Sequestration could make airports less secure - San Diego, California News Station - KFMB Channel 8 - cbs8.com

Sequestration could make airports less secure

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SAN DIEGO (CBS 8) - If lawmakers don't reach a compromise, $85 billion in automatic federal budget cuts are set to kick in on Friday. One of the agencies that could be impacted is the TSA.

Some experts are predicting hiring freezes and furloughs that could mean long waits at airport security checkpoints.

If you thought airport security was bad before, just wait, and wait, and wait some more.

"The security arrangements are already cumbersome. I understand, we've come to accept them, but it's just going to get worse, which means waking up earlier when I travel and more inconvenience," frequent flyer Craig Bennett said.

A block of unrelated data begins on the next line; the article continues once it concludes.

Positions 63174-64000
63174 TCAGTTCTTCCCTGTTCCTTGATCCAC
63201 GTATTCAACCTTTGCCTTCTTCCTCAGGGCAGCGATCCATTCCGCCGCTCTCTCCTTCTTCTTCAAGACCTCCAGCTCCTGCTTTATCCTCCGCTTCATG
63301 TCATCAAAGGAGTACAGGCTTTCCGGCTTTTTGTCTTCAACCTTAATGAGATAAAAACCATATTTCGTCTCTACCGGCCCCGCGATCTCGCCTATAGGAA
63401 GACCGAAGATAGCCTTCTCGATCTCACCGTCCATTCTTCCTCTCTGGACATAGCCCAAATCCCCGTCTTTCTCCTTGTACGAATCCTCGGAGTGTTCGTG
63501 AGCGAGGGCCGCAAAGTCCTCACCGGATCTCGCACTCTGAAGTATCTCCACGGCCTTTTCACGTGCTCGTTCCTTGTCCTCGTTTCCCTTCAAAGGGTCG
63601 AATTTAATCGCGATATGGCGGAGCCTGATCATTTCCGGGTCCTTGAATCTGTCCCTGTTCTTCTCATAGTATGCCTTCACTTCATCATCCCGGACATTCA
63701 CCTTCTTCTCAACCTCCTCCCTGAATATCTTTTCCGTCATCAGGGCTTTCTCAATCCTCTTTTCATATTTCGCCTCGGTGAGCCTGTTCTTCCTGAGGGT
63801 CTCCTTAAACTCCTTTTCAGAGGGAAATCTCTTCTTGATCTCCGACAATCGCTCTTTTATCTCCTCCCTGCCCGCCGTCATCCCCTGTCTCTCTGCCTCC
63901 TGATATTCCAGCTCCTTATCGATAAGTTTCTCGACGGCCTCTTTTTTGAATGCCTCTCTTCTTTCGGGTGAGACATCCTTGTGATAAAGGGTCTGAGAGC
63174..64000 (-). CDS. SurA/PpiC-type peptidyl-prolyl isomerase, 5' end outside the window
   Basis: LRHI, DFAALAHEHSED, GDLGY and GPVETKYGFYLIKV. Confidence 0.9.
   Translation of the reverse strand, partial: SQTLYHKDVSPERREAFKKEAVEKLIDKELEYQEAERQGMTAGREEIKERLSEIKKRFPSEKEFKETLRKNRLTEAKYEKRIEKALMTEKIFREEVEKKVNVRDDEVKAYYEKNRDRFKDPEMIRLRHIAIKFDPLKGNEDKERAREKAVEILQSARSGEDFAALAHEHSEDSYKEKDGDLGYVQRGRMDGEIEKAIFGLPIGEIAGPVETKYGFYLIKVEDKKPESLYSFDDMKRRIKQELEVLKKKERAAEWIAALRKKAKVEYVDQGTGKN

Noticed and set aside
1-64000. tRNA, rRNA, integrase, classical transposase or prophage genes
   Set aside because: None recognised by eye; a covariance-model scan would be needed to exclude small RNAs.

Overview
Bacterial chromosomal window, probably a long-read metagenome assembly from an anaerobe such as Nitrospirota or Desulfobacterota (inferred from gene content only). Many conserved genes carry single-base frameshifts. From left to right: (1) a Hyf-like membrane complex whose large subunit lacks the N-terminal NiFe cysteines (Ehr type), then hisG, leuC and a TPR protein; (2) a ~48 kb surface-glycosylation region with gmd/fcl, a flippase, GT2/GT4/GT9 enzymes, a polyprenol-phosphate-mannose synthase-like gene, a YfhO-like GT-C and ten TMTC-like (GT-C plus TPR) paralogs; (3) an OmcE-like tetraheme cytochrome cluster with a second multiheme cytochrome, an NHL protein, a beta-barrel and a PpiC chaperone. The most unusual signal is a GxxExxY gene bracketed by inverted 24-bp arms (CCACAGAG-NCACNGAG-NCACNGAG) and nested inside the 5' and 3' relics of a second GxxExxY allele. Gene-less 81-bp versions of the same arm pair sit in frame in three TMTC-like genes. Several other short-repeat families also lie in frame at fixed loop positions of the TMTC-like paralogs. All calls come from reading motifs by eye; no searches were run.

If the sequester becomes a reality Friday, the TSA says it will be forced to furlough workers and cut all overtime, which means less security screeners, resulting in longer lines.

"It's frustrating because you feel like there's nothing you can do about it," Bennett said.

But getting to your plane is just part of the problem. Taking off is another. The sequester will force furloughs for air traffic controllers, which means less planes can be in the air at once, making long delays inevitable.

"Flights to major cities like New York, Chicago, San Francisco and others could experience delays up to 90 minutes during peak hours because we have fewer controllers on staff," Transportation Secretary Ray LaHood said.

And if you're flying out of the country, you'll hit more delays when you step off the plane when you return.

"Average wait times to clear customs will increase by as much as 50 percent at our busiest airports like Newark, JFK, LAX. Other peak wait times, which can reach over two hours, could easily grow to four hours or more," Homeland Security Secretary Janet Napolitano said.

Passengers say members of Congress should be grounded, not planes. Their actions -- or lack of actions -- on budget cuts shows they're putting politics before people.

"Whatever their issue is, they can't seem to resolve it. They should go to marriage counseling," a traveler said.

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